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Re: flapping from gliding
From: achut.reddy@Eng.Sun.COM (Achut Reddy)
> On the grounds that when you look at the earliest known pterosaurs,
> they seem to be adapted for running/walking, and not climbing.
How about them being an animal that is adapted for both?
[Such as leopards and cats are today, not to mention squirrels].
The front leg structure is what is significant for climbing, and
that seems to be well adapted for that in all pterosaurs I know of.
> But if you mean arboreal gliders, then there is a
> fatal flaw in the argument. Namely, arms adapted for climbing are
> incompatible with arms adapted for flying. So, while there can
> be climbing gliders, there cannot be climbing flyers.
You should check out the hoatzin - it is, as a juvenile, both a climber
and a flyer.
And, more to the point, the arm structure of Archaeopteryx seem to
me to be well adapted for climbing as well as for flying.
For that matter I would like to see where the descendents of the
Madagascar sifakas have gotten to in 20 million years. Since they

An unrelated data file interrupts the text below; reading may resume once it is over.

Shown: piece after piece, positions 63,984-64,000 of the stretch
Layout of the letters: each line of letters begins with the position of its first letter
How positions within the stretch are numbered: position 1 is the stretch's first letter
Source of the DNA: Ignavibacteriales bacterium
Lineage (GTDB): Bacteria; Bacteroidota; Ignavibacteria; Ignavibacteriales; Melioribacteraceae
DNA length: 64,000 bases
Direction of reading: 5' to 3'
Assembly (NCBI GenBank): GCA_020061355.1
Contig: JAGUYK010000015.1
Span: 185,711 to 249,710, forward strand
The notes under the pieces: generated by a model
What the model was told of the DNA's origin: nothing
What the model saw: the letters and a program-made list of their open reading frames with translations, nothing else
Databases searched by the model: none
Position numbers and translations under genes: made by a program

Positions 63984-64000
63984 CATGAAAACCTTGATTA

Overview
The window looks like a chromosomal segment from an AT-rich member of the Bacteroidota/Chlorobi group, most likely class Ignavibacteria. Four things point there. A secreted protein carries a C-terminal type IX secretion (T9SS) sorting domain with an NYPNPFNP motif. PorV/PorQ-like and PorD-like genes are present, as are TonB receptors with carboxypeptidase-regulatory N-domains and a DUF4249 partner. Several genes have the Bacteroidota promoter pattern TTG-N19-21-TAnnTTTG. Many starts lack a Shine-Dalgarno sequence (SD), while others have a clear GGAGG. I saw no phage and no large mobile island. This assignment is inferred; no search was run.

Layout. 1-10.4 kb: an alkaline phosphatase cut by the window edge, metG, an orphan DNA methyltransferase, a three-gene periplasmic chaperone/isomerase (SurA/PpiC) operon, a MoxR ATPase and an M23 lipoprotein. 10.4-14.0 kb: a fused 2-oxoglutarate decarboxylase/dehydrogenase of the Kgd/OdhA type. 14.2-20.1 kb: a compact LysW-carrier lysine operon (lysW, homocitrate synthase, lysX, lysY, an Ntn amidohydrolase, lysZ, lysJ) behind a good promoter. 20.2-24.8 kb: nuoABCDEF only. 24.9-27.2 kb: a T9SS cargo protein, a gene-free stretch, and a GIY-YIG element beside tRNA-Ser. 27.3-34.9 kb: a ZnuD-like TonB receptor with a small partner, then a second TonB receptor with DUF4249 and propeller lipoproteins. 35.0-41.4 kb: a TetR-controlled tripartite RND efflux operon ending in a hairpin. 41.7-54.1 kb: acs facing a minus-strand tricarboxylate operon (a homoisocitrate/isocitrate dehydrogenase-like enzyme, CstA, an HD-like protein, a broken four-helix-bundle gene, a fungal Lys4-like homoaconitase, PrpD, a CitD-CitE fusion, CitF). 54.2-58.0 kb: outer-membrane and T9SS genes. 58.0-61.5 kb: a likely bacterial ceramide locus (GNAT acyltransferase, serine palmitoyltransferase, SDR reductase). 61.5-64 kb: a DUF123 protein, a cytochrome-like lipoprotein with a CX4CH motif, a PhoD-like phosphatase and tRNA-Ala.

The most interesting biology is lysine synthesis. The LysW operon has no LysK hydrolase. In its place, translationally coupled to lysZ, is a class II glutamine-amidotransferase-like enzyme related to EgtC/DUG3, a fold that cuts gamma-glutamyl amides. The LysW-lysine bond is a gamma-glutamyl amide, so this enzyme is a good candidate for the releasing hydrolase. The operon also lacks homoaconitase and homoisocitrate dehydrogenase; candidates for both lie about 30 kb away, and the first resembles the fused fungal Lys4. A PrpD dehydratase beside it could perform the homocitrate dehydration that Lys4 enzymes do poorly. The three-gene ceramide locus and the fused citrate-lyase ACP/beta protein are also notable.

habitually jump long distance between trees, they seem to be prime
candidates for airfoils. Furthermore, given their unusually long
arms, such airfoils are likely to be developed mostly from the arms,
instead of between the arms and legs as in flying squirrels.
> If you want to argue for a transition like:
> running -> running/gliding -> running/flying -> flying
> then at least that would be more plausible. (By running/gliding
> I mean something like what you see people do who are learning
> how to hang-glide.)
The problem I see with this is that I can see no way for the proto-
wings to evolve to the point that the exaption to gliding could occur
under this model. (See my previous letter for more details of this).
Maybe the sequence:
arboreal => arborealglider => running/glider => flyer
The peace of God be with you.